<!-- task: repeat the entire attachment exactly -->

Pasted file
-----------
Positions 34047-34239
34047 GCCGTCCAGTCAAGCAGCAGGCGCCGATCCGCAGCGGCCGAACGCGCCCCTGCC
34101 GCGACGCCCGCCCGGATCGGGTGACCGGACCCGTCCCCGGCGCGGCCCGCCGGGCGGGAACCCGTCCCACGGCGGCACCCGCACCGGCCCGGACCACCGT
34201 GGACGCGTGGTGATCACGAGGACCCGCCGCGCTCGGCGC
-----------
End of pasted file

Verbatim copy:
Positions 34047-34239
34047 GCCGTCCAGTCAAGCAGCAGGCGCCGATCCGCAGCGGCCGAACGCGCCCCTGCC
34101 GCGACGCCCGCCCGGATCGGGTGACCGGACCCGTCCCCGGCGCGGCCCGCCGGGCGGGAACCCGTCCCACGGCGGCACCCGCACCGGCCCGGACCACCGT
34201 GGACGCGTGGTGATCACGAGGACCCGCCGCGCTCGGCGC